Don’t try to have the conversation immediately. Ask your parents if you can schedule some time to sit down and talk with them about their finances. It’s not fair to sort of spring such a complicated topic on them out of the clear blue sky. Give them time to mull things over, gather any documents they would like to share with you and to think about their responses.
Don’t schedule the conversation around any holiday as these times can be busy and distracting. These can also be tough times for a parent that has a grave health or financial problem. Rather than trying to have the conversation around a holiday, focus instead on the joy and happiness of the season. Then have the conversation sometime when things are less hectic, complicated and emotional.
You could make things simpler for yourself by having a checklist with points of discussion and accounts so you can be certain that you remember everything you want to discuss with your parents. If emotions get high, it’s easy to forget something that you really want to discuss. If possible, alert your parents and your siblings that you’ve prepared ahead of time a list of accounts that you’d like to share with them. Don’t make the mistake of concentrating on numbers. The important thing is to get a general understanding of where their accounts are held and what it is you will need to know if they became unable to access their information. Some of the things that should be on this list would include information about their savings and checking accounts, their insurance policies, their mortgage holder and status (if appropriate), their debts, and other assets and liabilities. You will need to know about their wills and who is the executor. And you should ask where they keep their important documents such as titles and certificates.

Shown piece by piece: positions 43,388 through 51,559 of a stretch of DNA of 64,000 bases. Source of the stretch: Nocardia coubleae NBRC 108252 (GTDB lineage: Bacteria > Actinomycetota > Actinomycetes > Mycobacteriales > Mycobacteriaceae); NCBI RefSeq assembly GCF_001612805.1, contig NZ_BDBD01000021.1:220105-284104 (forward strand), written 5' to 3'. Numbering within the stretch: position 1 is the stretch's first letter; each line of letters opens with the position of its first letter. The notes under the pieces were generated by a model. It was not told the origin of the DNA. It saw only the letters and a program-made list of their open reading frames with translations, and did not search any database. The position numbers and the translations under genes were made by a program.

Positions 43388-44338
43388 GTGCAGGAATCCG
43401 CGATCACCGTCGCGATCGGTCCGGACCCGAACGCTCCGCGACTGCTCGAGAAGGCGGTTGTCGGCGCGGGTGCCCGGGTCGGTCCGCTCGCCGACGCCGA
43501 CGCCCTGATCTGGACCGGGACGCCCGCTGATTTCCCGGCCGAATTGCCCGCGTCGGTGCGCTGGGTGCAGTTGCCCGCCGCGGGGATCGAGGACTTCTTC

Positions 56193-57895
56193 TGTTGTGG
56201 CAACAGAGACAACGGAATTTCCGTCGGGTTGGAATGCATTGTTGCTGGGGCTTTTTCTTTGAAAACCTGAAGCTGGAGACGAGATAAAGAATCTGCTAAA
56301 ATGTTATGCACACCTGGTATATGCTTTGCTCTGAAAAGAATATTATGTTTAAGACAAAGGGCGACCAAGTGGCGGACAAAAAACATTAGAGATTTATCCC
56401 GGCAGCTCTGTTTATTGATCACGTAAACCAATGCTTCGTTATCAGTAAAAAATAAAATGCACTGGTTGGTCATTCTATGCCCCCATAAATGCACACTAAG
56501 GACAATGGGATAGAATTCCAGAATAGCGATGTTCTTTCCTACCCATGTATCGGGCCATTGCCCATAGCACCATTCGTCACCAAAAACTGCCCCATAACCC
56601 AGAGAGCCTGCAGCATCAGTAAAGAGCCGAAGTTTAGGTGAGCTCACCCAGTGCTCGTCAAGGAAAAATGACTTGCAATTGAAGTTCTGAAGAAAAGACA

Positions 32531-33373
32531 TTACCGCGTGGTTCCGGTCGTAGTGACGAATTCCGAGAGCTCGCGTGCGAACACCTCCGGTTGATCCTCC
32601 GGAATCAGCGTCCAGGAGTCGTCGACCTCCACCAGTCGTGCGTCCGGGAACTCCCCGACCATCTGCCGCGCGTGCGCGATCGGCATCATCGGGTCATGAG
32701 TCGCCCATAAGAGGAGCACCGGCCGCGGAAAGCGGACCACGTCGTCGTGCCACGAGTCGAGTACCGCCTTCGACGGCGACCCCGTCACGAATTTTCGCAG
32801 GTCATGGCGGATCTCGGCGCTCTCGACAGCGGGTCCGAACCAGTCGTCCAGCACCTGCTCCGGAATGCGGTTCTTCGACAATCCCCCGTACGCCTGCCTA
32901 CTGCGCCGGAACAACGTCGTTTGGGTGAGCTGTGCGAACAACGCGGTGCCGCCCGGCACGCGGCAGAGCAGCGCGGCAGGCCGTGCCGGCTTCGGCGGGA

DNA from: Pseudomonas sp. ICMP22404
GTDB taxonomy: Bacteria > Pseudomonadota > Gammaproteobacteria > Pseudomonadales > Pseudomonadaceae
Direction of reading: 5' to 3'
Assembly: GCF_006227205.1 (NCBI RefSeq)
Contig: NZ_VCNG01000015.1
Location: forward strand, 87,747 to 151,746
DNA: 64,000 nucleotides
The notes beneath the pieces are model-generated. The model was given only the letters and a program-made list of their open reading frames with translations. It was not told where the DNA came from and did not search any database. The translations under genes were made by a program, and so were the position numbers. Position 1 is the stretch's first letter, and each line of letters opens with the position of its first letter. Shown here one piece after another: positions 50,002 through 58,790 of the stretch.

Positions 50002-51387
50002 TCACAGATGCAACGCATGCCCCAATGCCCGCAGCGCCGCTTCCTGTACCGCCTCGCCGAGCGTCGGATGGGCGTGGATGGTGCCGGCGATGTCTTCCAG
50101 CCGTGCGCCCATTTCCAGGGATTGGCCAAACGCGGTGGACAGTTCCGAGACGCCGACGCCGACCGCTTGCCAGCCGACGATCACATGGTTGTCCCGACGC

Discuss their end-of-life wishes
The sad fact is that not everyone feels okay about filling out a living will and care plan. You need to be gentle when you bring this up with your parents and have them share their preferences with you. Explain to them that as their next of kin you will be in charge of making difficult choices in terms of their care and that you will respect their wishes. Spoiler alert – this can be a very difficult conversation if you don’t agree with your parents’ choices. In fact, if you feel strongly that you can’t carry through with their wishes you’ll need to encourage them to appoint some objective party in their living will. This will relieve you of the pressure and ensure that their wishes are carried out.
If you or your parent has never filed out a living will here’s a video that will teach you what you need to know.
If a parent can no longer live independently
What is your surviving parent’s expectations if he or she can no longer live independently? Would they prefer to move into your guest room, into a retirement community or would they wish to have in-home care? When discussing their plans and preferences try to find compromises. For example, you could ask when they would like you to or when they expect you to intervene. Make sure they understand that you really want to follow their wishes. Approach everything with care and concern.
You may not get all the answers
Keep in mind that this will be one of the most emotionally difficult conversations you will ever face. Your goal should be to have things go as smoothly as possible and for you to get all the information you would need in case of an emergency. If it turns out that they’re unwilling to answer certain questions, just accept this. Nagging or pleading with them to get answers to questions they don’t want to answer isn’t likely to produce a positive conversation.
If you approach things with kindness, love and understanding you should be able to have a hard but productive conversation that will get you the answers you’ll need when the time comes.